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Circulation. 1992 Aug;86(2):446-57.

Effect of completeness of revascularization on long-term outcome of patients with three-vessel disease undergoing coronary artery bypass surgery. A report from the Coronary Artery Surgery Study (CASS) Registry.

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  • 1Division of Cardiovascular Diseases and Internal Medicine, Mayo Clinic, Rochester, MN 55905.



Complete revascularization after coronary artery bypass surgery is a logical goal and improves symptomatic outcome and survival. However, the impact of complete revascularization in patients with three-vessel coronary disease with varying severities of angina and left ventricular dysfunction has not been clearly defined.


The study was performed as a retrospective analysis of 3,372 nonrandomized surgical patients from the Coronary Artery Surgery Study (CASS) Registry who had three-vessel coronary disease. Group 1 (894 patients) had class I or II angina (Canadian Cardiovascular Society criteria) and group 2 (2,478 patients) had class III or IV angina. In group 1, adjusted cumulative 4-year survivals according to the number of vessels bypassed were 85% (one vessel), 94% (two vessels), 96% (three vessels), and 96% (more than three vessels) (log rank, p = 0.022). Adjusted event-free survival (death, myocardial infarction, definite angina, or reoperation) was not influenced by the number of vessels bypassed, nor was the anginal status among patients remaining alive after 5 years. In group 2, adjusted cumulative 5-year survivals were 78% (one vessel), 85% (two vessels), 90% (three vessels), and 87% (more than three vessels) (log rank, p = 0.074). Adjusted event-free survivals after 6 years were 23% (one vessel), 23% (two vessels), 29% (three vessels), and 31% (more than three vessels) (p = 0.025); at 5 years, those with more complete revascularization were more likely to be asymptomatic or free of severe angina. Among group 2 patients with ejection fractions less than 0.35, 6-year survival was 69% for those with grafts to three or more vessels versus 45% for those with grafts to two vessels (p = 0.04). Placing grafts to three or more vessels was independently associated with improved survival and event-free survival in group 2 but not group 1 patients. The case-fatality rates among 529 patients experiencing a myocardial infarction during follow-up was significantly higher for patients with less complete revascularization.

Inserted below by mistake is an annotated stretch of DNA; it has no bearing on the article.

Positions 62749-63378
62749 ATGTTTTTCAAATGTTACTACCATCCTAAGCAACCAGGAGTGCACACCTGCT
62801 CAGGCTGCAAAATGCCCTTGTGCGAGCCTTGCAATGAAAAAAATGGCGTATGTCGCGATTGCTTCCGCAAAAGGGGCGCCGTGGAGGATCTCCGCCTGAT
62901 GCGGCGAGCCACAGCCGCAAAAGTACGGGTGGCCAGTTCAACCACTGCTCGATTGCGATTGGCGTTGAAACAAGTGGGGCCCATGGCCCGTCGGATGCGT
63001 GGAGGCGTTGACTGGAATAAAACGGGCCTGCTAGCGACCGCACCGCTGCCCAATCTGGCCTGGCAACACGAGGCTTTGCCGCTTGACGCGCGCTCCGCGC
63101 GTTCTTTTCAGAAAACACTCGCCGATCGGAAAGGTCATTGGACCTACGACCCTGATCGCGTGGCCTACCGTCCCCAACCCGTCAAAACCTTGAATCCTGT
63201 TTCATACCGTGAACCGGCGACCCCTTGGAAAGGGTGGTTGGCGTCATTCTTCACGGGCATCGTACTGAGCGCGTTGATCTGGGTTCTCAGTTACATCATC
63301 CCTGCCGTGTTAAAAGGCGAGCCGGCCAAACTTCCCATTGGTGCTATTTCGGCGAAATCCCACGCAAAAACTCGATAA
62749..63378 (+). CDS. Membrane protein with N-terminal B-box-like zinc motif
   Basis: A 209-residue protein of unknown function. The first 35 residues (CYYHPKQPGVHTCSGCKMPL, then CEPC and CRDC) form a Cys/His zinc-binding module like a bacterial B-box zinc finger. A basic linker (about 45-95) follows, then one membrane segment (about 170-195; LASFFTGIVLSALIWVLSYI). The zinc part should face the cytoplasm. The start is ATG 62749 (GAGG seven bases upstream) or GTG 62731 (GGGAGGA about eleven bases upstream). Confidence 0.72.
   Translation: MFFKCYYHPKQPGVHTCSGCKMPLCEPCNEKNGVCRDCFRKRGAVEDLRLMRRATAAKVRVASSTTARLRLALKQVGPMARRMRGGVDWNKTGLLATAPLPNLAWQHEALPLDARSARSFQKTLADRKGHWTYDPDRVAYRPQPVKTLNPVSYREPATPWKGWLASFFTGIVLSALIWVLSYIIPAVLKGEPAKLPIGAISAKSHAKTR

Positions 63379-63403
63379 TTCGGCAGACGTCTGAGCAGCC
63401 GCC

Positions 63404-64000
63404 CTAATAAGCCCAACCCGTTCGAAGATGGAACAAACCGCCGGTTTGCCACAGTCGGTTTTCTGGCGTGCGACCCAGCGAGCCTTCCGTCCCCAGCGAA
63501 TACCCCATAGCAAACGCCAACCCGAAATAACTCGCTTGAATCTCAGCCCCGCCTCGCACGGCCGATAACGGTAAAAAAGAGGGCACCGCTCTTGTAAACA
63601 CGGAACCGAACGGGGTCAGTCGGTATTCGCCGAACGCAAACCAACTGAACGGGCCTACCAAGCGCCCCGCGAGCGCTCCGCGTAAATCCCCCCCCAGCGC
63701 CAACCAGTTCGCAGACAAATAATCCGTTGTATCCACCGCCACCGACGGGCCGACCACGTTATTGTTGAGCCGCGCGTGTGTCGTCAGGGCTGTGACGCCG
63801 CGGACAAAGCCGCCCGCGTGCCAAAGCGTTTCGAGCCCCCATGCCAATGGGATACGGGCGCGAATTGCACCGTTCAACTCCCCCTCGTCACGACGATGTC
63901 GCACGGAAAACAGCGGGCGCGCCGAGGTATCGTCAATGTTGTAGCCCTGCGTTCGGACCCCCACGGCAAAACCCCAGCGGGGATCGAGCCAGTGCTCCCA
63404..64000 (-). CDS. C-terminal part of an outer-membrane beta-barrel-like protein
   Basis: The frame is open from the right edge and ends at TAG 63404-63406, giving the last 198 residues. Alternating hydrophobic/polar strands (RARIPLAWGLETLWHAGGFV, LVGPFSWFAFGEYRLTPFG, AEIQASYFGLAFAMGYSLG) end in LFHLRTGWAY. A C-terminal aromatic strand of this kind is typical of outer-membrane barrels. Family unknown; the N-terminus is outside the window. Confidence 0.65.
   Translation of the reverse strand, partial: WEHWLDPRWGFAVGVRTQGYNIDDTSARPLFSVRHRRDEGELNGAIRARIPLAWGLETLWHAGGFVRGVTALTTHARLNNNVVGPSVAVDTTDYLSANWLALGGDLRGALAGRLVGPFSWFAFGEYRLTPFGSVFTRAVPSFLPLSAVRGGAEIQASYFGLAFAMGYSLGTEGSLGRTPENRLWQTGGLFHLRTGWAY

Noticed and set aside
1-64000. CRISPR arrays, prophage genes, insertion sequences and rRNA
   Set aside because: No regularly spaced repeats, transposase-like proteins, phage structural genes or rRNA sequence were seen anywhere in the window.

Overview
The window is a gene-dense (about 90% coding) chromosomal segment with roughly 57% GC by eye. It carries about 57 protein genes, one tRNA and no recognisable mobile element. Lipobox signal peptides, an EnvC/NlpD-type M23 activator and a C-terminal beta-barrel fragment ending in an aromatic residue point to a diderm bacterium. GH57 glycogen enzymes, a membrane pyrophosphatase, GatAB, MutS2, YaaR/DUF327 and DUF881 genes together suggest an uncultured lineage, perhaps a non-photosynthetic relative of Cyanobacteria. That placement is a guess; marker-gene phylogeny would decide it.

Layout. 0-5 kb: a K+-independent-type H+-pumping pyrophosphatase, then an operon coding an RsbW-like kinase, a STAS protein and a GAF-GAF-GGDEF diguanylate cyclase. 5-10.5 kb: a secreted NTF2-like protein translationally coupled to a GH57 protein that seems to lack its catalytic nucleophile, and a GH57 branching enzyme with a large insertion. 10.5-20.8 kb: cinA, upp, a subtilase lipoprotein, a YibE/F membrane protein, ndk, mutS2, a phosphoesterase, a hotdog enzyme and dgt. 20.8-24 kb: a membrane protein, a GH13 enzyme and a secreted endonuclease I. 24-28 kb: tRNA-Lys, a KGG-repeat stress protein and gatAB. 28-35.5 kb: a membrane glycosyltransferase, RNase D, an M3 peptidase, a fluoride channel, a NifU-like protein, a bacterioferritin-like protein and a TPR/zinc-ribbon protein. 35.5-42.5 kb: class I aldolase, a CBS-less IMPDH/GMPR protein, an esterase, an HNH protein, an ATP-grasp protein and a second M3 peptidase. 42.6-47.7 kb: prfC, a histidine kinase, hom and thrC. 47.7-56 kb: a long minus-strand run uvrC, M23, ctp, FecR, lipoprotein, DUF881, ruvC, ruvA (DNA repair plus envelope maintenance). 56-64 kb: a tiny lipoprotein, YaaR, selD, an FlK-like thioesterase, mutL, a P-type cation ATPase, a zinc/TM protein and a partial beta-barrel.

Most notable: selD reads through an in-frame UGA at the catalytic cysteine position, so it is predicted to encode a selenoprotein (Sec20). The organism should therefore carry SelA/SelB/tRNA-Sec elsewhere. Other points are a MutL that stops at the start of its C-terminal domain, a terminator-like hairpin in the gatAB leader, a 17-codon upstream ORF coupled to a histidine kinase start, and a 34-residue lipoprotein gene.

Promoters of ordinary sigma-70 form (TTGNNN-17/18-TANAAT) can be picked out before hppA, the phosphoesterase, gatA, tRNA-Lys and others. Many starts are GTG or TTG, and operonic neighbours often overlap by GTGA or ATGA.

Complete revascularization (grafts to three or more vessels) in patients with three-vessel coronary disease appears to most benefit those with severe angina and left ventricular dysfunction.

[PubMed - indexed for MEDLINE]
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